Ameren plans cleanup under Springfield
Glacial wash, coal tar and Abraham Lincoln might sound like the makings of offbeat science fiction.
But there are scientific and historical elements of each in a $4 million project scheduled to start next month for the cleanup of toxic residue left deep beneath a section of downtown Springfield by a coal-gasification plant that helped light the city in the time of Lincoln.
“We want the public to know we’re going to be tearing down a couple of buildings and putting up a couple of tents,” Steven Burns, a consulting environmental engineer for Ameren Corp., said Wednesday.
The utility just completed three years of testing at the site of the plant at First and Washington streets. Subject to final approval by state environmental officials, cleanup work should begin in a few weeks and take about a year.
An open house to explain the project to the public is planned before the start of the major work in August .
To make a long scientific story short — as in dating to a time when 85 percent of Illinois was covered by glaciers — the shutdown of a plant that converted coal to gas for streetlights and cooking stoves from 1855 to 1925 left behind holding tanks and underground coal-tar wells.
Gradually in the past eight decades, and thanks to permeable “glacial gravel,” coal tar has seeped into the soil and water at the site. While the site is not considered a health or environmental threat by the Illinois Environmental Protection Agency, it will be cleaned up as part of a voluntary program to contain the old fields.
“There is coal tar at 17 1/2 feet to 24 1/2 feet at the deepest point,” said Burns, who is manager for the Springfield project.
The area is generally in the 100 and 200 blocks of West Washington Street.
Ameren purchased buildings on the southwest and northwest corners of First and Washington in preparation for the work. The smaller building on the southwest corner and the east section of the building on the northwest will be demolished.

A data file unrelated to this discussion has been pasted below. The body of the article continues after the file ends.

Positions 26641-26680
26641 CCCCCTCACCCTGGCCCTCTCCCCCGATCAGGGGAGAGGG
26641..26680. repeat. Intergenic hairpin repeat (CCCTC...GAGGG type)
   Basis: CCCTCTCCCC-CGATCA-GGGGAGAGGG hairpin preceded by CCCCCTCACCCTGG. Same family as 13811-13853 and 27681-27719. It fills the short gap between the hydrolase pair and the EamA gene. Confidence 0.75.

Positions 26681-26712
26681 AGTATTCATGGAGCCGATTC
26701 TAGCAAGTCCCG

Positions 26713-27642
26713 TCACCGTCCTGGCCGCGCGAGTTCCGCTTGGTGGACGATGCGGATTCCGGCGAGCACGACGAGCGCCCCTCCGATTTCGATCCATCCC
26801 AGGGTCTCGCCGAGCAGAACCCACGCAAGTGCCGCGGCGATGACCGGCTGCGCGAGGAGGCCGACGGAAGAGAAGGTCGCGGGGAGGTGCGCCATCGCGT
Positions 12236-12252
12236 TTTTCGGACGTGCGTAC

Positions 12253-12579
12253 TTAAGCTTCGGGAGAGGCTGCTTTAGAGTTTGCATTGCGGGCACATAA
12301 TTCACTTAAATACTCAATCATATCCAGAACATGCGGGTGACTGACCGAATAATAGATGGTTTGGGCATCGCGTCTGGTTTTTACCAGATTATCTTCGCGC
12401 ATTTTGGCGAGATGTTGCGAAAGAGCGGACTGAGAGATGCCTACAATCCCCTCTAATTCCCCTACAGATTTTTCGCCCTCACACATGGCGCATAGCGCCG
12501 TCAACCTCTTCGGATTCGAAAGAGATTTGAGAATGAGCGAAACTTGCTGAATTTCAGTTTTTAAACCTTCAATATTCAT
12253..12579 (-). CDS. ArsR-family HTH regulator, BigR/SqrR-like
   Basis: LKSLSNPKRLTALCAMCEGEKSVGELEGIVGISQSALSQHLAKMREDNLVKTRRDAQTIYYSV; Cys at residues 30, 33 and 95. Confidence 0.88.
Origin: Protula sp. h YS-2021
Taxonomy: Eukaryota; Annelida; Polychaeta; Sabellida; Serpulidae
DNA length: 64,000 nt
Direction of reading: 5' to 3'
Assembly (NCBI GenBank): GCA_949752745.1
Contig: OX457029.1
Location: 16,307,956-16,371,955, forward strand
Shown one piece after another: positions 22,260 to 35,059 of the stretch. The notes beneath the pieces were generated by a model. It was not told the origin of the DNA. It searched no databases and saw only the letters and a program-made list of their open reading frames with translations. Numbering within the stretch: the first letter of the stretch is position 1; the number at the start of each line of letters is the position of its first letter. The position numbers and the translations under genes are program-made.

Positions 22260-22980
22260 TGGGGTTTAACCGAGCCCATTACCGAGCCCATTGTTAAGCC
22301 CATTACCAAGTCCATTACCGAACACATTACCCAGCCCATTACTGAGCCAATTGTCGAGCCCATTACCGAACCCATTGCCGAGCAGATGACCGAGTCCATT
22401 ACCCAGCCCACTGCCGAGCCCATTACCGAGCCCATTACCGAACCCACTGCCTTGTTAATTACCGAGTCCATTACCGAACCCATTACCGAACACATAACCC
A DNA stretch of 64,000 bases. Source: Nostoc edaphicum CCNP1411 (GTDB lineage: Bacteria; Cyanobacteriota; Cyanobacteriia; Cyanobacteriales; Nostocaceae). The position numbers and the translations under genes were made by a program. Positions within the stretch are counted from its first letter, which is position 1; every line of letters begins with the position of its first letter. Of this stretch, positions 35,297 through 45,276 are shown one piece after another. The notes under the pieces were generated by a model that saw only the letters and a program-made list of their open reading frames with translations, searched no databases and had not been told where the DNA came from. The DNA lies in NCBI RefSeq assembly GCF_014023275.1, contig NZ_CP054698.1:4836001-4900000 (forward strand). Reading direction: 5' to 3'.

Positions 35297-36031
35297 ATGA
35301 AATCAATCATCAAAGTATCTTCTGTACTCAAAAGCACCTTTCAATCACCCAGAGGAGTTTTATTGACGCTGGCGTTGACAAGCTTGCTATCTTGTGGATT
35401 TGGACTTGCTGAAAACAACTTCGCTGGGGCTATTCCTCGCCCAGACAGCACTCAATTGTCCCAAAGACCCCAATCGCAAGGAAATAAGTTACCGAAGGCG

Contamination also was found beneath Washington Street, but Burns said it is deep enough that it is considered “capped,” and tearing up the street will not be necessary.
Stan Black of the state EPA said there is some evidence tar has seeped into storm sewers and groundwater. But he pointed out the city of Springfield prohibits wells, and the cleanup should stop any additional migration.
“This was produced when Lincoln walked the streets. I like to say it provided light for Lincoln’s home and Lincoln’s law office,” Black said. “There’s just no evidence that it is a threat to public health or the environment.”
Black anticipates the state will approve Ameren’s cleanup plan in time for work to begin next month. Ameren plans to erect large tents at the excavation sites and to monitor air quality.
Illinois State Board of Education employee Kathy Cunningham has worked across the street from the site for 30 years, but said she was not aware of the contamination until test drilling began the last few months.
The only effect up to now has been a letter advising ISBE employees they are about to lose some parking spaces, she said.
“They told us we’d lose our parking spaces for eight months, and I just assumed that (the cleanup) was what it was,” Cunningham said while on a break. The state has arranged for other parking spaces.
Each of the now-vacant buildings to be demolished most recently housed state offices and storage. Ameren spokesman Leigh Morris said no plans have been made for the sites once the cleanup work is finished.
“We’re now in the remediation phase, and when that’s completed, real estate will consider all the options,” he said.
Tim Landis can be reached at (217) 788-1536 or email@example.com.
-Springfield Gas Light Co., formed in 1854, built a coal-gasification plant at First and Washington streets to produce gas for streetlights, cooking and heating. The plant remained in operation, including through a series of ownership changes, from 1855 to 1925, when natural gas came into use.
-The former Central Illinois Light Co. acquired the site in 1933. Ameren Corp. acquired CILCO, and responsibility for site cleanup, in 2003.
What is coal tar?
-Gasification plants produced gas by heating coal and oil. Gas was stored in holding tanks and the resulting coal-tar residue in tar wells. Exposure to coal tar has been linked to increased risk of cancer and other health problems.
-There are 129 sites in Illinois, including 40 in AmerenCILCO, AmerenCIPS and AmerenIP territories in Illinois; 49 sites, including a dozen Ameren locations, that have been cleaned up.
-Estimated cost: $4 million, including testing and building purchases. A special charge estimated by the state at less than $1 on monthly AmerenCILCO gas bills pays for the work (gas companies are allowed to include the charge for cleanup projects, subject to state approval).
-Cleanup of four gas-holding tanks and seven tar wells is expected to take about a year in three phases: 1. Excavation inside a vacant building at the northwest corner of First and Washington. 2. Demolition and excavation on the southwest corner of the intersection. 3. Demolition and excavation on the east side of the first building. The smaller, west side of the structure will remain.
-Contaminants will be shipped to a special landfill for toxic chemicals in Indiana.
Sources: Illinois Environmental Protection Agency and Ameren Corp.